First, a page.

Bruce Faling / Creative Commons

Report: Expanded efficiency opt-out could cost Ohioans billions

An expansion of the opt-out provisions for Ohio’s energy efficiency standard will likely lead to more than $6 billion in added energy and health costs over the next decade, according to a new report from the American Council for an Energy Efficient Economy.

ACEEE issued its analysis Wednesday morning, shortly before state representative Lou Blessing (R-Colerain Township) was due to provide sponsor testimony to an Ohio Senate committee on a bill that would allow expanded opt-outs for commercial and mercantile customers, while also cutting the energy efficiency standard’s targets. The same bill would make Ohio’s renewable energy standard voluntary.

Widespread opt-outs “are not fair,” said lead report author Brendon Baatz at ACEEE. “And they really reduce the benefits of energy efficiency for the state.”

Big costs from opt-outs

Substitute House Bill 114 comes before the Ohio Senate’s Energy and Natural Resources Committee after having been passed by the Ohio House on March 30. On the energy efficiency front, the bill would drop the final target for the energy efficiency standard from 22.2 percent down to 17.2 percent. It would further relax criteria for what counts under the standard and drop any continuing requirements after 2027. And it would let mercantile customers opt out of the program.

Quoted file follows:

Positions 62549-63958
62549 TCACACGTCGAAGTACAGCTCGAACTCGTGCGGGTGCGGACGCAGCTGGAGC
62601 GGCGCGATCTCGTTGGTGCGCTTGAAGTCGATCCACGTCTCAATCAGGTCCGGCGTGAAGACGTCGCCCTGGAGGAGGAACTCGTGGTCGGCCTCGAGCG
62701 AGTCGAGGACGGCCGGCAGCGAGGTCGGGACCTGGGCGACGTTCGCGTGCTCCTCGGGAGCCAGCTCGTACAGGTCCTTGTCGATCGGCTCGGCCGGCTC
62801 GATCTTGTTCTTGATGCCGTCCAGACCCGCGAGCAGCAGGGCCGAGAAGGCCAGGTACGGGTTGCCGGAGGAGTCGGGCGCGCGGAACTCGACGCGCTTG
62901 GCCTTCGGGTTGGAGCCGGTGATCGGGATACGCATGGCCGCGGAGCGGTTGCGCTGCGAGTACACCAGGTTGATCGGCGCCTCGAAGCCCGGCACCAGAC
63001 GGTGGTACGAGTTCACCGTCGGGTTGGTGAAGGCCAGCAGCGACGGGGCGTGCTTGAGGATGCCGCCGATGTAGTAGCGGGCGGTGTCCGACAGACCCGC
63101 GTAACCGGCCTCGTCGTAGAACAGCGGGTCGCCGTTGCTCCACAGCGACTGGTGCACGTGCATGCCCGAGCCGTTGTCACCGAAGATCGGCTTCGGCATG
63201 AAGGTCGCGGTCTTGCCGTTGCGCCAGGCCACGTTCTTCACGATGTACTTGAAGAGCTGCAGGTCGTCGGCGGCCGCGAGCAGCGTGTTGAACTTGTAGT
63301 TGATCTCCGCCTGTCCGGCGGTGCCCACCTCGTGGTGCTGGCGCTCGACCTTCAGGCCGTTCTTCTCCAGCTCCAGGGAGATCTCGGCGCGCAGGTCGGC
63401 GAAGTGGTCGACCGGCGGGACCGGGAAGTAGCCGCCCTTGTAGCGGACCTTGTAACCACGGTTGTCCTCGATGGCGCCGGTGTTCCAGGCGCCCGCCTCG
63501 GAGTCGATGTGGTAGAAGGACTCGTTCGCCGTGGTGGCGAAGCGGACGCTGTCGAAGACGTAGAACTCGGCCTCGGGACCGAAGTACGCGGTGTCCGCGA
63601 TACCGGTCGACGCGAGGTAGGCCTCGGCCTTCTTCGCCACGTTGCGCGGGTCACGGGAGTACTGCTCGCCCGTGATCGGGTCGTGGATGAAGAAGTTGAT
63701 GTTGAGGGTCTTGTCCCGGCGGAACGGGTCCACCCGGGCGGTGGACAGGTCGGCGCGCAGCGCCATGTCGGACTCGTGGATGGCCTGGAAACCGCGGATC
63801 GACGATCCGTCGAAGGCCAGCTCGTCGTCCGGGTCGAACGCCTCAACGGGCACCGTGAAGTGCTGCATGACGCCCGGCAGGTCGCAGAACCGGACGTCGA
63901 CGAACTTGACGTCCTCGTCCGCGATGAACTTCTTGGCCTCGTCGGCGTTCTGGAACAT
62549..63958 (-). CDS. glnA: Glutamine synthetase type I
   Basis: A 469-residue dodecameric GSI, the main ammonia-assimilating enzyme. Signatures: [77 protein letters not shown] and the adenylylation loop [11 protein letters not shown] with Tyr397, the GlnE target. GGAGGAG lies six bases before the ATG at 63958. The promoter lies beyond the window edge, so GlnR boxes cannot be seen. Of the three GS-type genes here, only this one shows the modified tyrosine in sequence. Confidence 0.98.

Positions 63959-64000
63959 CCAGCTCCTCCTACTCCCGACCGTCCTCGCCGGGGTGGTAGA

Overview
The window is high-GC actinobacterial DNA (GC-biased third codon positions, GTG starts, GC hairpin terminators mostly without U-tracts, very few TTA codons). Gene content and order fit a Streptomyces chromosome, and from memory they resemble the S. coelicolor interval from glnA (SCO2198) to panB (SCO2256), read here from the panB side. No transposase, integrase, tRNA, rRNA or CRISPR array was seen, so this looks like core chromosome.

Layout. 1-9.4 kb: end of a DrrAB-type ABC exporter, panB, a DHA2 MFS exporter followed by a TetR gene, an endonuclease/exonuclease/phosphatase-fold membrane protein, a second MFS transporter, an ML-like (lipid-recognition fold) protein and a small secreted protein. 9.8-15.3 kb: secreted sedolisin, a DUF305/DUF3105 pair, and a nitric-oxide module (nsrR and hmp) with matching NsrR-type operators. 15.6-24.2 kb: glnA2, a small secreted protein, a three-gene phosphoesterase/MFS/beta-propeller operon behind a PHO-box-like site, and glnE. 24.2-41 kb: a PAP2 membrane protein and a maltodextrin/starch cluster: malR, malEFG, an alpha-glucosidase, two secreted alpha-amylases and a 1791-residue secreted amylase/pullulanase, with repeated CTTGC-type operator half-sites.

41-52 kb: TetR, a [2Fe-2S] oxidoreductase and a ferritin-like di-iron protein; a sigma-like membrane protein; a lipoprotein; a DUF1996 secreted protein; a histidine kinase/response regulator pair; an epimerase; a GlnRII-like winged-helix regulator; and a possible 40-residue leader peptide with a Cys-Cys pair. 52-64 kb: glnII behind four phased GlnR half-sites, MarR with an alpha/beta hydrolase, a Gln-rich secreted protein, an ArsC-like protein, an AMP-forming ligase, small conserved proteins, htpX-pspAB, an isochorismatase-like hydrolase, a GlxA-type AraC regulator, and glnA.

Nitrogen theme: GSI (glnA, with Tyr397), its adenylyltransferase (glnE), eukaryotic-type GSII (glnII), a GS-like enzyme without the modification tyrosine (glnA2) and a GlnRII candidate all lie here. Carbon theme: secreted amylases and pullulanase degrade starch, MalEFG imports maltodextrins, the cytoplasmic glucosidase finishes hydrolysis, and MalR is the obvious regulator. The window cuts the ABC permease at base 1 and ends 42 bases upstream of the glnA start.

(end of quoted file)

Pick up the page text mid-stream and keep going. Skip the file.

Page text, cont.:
That expansion would lead to billions in added costs for Ohio, according to the new ACEEE report. Under a “mid-range scenario” that assumes a 35-percent opt-out, the analysis estimates Ohioans would incur $6.42 billion in costs that they would otherwise have saved over a ten year period.